The AWL held the second of our new series of political day schools on 22 October (in London) and 29 October (in Sheffield). Attendance at the London school was good (twice the number that we had at the first day school of the series), but the Leeds attendance was a bit disappointing (smaller than at the first of the northern day schools, in Sheffield).
We discussed globalisation and imperialism. Most of the time was given over to three sets of small-group discussions — one critically evaluating four different assessments of globalisation current on the left, the second assessing six different responses to it from different parts of the left, and the third designing five-minute speeches on “imperialism, what it is and how to fight it”.
The AWL’s general view is that the best short descriptions of globalisation are “the imperialism of free trade” or Ellen Wood’s formula, “empire of capital”; and the way to fight this imperialism is through independent working-class politics.
Both in Leeds and in London, the people leading the schools (Pat Murphy in Leeds, Paul Hampton in London) warned that this summary should not be interpreted in too mechanical or “workerist” a way. If capitalism is increasingly becoming global-market capitalism, that also means an increasing role for institutions of international capitalist power to regulate those global markets, and the USA is by far the biggest power within those institutions.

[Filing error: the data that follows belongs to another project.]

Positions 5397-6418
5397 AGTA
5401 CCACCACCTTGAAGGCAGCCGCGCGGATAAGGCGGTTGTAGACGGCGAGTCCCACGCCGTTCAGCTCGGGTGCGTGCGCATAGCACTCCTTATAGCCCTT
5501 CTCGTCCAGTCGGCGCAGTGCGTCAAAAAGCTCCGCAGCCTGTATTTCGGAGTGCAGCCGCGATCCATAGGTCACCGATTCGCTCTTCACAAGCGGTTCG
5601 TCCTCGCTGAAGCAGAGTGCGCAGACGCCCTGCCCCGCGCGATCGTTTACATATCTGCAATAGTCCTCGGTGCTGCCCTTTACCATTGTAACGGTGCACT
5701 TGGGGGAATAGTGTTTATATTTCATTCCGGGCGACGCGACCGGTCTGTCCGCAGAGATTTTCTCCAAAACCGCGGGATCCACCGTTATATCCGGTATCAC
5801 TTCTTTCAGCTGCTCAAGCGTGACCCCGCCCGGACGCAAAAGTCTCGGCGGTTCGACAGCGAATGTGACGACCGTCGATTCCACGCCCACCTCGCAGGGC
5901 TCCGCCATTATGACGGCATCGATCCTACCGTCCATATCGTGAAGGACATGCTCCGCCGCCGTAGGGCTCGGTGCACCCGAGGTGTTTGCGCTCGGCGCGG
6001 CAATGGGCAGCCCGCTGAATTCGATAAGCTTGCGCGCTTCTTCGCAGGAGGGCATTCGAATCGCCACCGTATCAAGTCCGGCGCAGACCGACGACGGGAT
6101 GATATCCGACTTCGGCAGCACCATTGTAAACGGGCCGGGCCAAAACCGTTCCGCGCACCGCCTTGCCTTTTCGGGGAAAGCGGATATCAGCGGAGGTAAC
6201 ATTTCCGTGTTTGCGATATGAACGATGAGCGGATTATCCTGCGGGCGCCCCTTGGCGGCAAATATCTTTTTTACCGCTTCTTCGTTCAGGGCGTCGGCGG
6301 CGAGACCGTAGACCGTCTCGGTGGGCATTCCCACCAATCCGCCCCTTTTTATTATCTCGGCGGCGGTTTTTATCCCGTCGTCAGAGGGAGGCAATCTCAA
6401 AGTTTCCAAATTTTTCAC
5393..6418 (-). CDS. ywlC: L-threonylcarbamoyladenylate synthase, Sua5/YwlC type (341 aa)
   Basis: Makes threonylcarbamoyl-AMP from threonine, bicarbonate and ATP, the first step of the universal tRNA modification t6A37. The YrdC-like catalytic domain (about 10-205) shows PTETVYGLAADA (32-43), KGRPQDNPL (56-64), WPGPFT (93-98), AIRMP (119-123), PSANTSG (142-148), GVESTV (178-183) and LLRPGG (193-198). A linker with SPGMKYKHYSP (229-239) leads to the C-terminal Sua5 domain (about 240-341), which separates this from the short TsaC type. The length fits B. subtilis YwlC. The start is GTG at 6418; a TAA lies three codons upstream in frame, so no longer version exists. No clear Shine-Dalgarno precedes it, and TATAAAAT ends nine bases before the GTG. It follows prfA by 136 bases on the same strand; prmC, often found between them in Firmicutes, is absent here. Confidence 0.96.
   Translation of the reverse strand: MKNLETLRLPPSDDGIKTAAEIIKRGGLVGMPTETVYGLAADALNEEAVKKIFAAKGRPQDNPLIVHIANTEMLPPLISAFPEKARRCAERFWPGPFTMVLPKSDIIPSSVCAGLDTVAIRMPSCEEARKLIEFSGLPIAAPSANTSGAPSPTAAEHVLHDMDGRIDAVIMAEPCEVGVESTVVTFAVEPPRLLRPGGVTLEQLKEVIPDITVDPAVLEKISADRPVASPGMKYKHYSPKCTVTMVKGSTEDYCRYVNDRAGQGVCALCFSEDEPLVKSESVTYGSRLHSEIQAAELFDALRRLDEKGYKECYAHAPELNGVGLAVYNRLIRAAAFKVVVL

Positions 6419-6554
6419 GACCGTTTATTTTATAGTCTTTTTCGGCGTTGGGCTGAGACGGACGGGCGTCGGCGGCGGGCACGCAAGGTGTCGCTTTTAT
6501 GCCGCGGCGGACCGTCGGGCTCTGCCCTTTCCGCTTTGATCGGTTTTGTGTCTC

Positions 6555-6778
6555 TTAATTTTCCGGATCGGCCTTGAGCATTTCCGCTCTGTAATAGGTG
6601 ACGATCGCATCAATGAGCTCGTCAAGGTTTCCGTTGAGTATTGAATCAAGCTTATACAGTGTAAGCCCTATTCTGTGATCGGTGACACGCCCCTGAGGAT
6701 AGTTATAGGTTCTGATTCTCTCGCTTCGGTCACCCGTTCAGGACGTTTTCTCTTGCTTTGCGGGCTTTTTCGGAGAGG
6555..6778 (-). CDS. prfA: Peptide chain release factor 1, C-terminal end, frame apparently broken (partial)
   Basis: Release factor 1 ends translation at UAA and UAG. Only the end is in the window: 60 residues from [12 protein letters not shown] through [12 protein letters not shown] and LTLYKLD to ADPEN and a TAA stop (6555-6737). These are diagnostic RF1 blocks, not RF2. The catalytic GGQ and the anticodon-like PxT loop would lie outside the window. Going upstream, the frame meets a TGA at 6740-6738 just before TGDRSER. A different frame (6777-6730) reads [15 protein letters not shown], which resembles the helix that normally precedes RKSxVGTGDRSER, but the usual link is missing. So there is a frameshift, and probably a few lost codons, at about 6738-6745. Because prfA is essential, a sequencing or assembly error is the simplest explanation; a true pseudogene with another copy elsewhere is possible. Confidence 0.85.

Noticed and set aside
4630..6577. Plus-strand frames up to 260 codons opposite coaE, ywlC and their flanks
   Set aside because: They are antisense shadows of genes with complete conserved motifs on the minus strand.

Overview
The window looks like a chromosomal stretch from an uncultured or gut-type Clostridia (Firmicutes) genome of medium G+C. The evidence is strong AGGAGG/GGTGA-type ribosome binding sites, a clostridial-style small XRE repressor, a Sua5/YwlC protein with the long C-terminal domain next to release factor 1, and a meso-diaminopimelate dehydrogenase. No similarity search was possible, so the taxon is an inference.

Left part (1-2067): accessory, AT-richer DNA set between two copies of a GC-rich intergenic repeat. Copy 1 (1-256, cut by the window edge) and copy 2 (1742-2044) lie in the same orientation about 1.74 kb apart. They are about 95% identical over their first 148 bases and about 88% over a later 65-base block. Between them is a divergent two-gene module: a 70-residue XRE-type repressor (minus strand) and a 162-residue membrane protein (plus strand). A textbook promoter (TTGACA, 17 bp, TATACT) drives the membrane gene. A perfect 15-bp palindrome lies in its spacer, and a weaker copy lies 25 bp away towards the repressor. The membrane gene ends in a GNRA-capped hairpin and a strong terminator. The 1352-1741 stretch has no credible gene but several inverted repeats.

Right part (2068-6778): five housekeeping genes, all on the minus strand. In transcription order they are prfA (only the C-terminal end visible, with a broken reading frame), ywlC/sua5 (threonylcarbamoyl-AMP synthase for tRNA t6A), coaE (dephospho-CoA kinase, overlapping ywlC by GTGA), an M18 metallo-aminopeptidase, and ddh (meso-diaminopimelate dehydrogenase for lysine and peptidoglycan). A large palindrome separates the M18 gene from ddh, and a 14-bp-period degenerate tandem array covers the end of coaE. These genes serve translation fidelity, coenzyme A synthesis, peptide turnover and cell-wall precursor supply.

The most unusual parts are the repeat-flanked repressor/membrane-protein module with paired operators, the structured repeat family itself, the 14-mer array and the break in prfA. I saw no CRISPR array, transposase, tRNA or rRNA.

In a certain sense, the world is a “US empire” — only “national independence” struggles are no answer to this empire as they were to the old colonial “high imperialism”, because “independence” from the global market just means a blockaded siege economy. And there still are political struggles for national independence in the world today, which we support. Our answer is not just to say: “support direct workers’ struggles and forget about everything else”.
Third in the series will be day schools on “AWL and SWP”, in London on 19 November and Sheffield on 3 December. For details: www.workersliberty.org/whatson.